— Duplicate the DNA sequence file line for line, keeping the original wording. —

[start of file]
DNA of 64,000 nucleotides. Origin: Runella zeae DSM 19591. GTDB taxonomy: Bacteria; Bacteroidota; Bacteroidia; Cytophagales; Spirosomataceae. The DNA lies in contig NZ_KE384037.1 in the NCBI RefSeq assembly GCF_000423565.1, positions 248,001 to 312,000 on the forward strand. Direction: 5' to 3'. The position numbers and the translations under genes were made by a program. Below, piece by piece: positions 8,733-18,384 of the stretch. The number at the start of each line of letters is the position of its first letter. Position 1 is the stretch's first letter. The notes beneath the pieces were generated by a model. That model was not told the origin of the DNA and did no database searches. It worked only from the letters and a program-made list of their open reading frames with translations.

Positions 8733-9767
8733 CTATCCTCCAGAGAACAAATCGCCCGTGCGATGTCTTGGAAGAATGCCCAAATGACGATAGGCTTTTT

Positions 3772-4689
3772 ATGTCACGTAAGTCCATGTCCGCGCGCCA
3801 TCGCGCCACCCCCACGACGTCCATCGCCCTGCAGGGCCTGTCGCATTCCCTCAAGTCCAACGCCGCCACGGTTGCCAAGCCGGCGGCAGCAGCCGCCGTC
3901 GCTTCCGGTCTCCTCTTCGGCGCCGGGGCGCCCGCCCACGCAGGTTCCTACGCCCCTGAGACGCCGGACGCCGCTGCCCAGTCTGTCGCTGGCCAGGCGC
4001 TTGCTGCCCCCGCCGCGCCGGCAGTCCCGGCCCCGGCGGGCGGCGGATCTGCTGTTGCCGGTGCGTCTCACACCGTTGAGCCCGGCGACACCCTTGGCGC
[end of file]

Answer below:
DNA of 64,000 nucleotides. Origin: Runella zeae DSM 19591. GTDB taxonomy: Bacteria; Bacteroidota; Bacteroidia; Cytophagales; Spirosomataceae. The DNA lies in contig NZ_KE384037.1 in the NCBI RefSeq assembly GCF_000423565.1, positions 248,001 to 312,000 on the forward strand. Direction: 5' to 3'. The position numbers and the translations under genes were made by a program. Below, piece by piece: positions 8,733-18,384 of the stretch. The number at the start of each line of letters is the position of its first letter. Position 1 is the stretch's first letter. The notes beneath the pieces were generated by a model. That model was not told the origin of the DNA and did no database searches. It worked only from the letters and a program-made list of their open reading frames with translations.

Positions 8733-9767
8733 CTATCCTCCAGAGAACAAATCGCCCGTGCGATGTCTTGGAAGAATGCCCAAATGACGATAGGCTTTTT

Positions 3772-4689
3772 ATGTCACGTAAGTCCATGTCCGCGCGCCA
3801 TCGCGCCACCCCCACGACGTCCATCGCCCTGCAGGGCCTGTCGCATTCCCTCAAGTCCAACGCCGCCACGGTTGCCAAGCCGGCGGCAGCAGCCGCCGTC
3901 GCTTCCGGTCTCCTCTTCGGCGCCGGGGCGCCCGCCCACGCAGGTTCCTACGCCCCTGAGACGCCGGACGCCGCTGCCCAGTCTGTCGCTGGCCAGGCGC
4001 TTGCTGCCCCCGCCGCGCCGGCAGTCCCGGCCCCGGCGGGCGGCGGATCTGCTGTTGCCGGTGCGTCTCACACCGTTGAGCCCGGCGACACCCTTGGCGC